• A pen or pencil
  • A level
  • A hammer

Which drill bit do I use to drill tiles

A dedicated tile drill bit or a masonry drill bit are what you should use for drilling tiles, these drill bits are easy to spot as they have a wide tip which is tungsten carbide to make it really strong to go through masonry.

What drill do I need to drill tiles

Graphic of drill drilling into tiles

Any kind of drill will do, a battery drill is fine as long as it has enough power, you don’t need to have a hammer drill unless the wall or floor behind the tile is really hard. In most cases you can use a battery drill set to the ‘drill’ setting and masonry drill bits.

Drilling the tile

You need to decide where you are going to drill and where you are going to fit the item to the wall, making sure it will fit in the area before you drill. Once you know where to drill, take some masking tape and stick it to the tile. This is done for two reasons, firstly it’s easy to mark the drill hole and secondly it will help stop the drill bit from slipping around.

Now that you have the masking tape stuck on the tile where you want the hole or holes to be you can offer up the item to be fixed and mark the masking tape with your pen or pencil. You should check to make sure the item your fixing is level if need be.

Now take the small masonry drill bit and place it into the drill. If your drill has a setting, set the trigger adjustment to only go slowly. Now take the drill make sure it is on the drill setting, not the hammer or screw settings, place the end of the drill bit on your first mark on the tile. Make sure the drill is horizontal and vertical to avoid slipping, and slowly press the trigger. By having the drill go slowly it will go through the glaze of the tile, when your through the glaze stop and adjust the trigger so it goes in all the way. Now place the drill back into the hole you have started and drill through the remaining of the tile and into the wall. You may have to use the hammer setting once your through the tile to drill into the wall.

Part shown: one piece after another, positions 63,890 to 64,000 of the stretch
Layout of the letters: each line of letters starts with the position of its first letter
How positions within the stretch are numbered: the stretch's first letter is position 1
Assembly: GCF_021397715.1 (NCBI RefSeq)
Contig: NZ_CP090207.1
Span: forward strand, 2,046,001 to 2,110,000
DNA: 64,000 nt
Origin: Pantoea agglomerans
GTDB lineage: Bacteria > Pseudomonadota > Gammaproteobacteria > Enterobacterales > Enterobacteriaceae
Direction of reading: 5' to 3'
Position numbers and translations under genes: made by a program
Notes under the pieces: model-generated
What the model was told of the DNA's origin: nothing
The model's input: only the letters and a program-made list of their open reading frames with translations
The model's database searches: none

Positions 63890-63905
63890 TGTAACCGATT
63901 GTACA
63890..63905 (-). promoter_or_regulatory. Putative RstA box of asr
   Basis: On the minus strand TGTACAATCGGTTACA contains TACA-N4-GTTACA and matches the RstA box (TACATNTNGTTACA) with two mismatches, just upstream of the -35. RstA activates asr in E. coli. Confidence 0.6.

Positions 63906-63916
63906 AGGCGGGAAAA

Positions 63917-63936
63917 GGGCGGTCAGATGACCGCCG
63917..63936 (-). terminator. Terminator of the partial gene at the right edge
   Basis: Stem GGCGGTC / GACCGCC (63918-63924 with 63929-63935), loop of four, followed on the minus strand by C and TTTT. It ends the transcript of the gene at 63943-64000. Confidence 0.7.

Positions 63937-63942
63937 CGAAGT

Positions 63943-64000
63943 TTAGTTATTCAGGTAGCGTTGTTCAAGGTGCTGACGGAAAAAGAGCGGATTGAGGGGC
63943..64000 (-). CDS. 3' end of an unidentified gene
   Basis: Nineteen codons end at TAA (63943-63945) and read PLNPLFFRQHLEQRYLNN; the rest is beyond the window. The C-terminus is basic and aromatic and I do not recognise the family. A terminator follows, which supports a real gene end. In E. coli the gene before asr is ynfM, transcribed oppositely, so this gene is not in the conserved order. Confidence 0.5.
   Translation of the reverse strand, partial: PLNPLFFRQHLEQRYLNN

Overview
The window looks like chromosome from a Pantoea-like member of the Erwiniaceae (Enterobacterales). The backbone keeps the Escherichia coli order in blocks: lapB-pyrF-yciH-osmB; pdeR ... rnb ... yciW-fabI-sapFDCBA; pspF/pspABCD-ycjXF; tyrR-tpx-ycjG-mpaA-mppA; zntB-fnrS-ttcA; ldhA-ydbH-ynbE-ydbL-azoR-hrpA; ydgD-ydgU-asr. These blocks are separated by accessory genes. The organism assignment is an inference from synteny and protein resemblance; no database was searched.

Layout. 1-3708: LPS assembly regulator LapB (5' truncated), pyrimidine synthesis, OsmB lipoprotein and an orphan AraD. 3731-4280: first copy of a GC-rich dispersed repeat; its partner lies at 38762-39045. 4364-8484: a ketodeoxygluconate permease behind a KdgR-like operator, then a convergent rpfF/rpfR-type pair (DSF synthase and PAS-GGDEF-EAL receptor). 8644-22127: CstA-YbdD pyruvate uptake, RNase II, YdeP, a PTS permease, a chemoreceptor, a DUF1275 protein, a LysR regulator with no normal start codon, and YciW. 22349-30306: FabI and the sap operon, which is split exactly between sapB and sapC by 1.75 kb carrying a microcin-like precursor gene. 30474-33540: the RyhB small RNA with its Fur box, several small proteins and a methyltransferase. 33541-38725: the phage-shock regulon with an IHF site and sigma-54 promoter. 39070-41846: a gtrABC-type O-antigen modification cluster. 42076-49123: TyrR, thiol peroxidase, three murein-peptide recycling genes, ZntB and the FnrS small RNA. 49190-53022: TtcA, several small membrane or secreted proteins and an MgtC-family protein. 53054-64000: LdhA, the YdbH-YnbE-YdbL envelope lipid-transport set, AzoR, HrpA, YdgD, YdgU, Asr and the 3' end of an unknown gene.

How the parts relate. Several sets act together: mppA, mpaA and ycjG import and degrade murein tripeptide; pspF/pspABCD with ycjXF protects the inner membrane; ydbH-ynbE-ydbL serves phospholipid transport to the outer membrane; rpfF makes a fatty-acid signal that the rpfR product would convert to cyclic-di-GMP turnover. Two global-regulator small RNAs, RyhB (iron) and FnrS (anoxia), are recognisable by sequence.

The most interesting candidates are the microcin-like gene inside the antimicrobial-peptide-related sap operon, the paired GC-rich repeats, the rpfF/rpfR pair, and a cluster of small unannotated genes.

Do this same procedure for all the holes you need to drill. You ned to check how deep your hole needs to be, this will depend on what you are fitting but you should go a little deeper and I’ll explain why shortly. Next take your larger drill bit and re-drill the holes in the tile, start carefully and then drill all the way through into the wall.

Next, and here is the important bit, if you haven’t got rawl plugs with the item your fitting you need to get suitable ones for the job and the correct size. When you have the correct rawl plugs, place one in each hole, push them in as far as you can, then take a screw and put it into the rawl plug but only a turn or two, now take a hammer and VERY carefully tape the rawl plug into the tile, now, as long as you have a deep enough hole you should be able to tap the rawl plug through the tile and level with the wall or floor behind. The reason for doing this is as you screw into the rawl plug the plug expands (as it should to grip) but this will crack the tile if the plug isn’t deep enough or on the surface of the tile.

If your rawl plug has a flange on it you can cut this off with a knife to allow the plug to go through the tile.

So as long as you take your time and follow these tips you should be able to drill tiles without cracking or breaking them every time.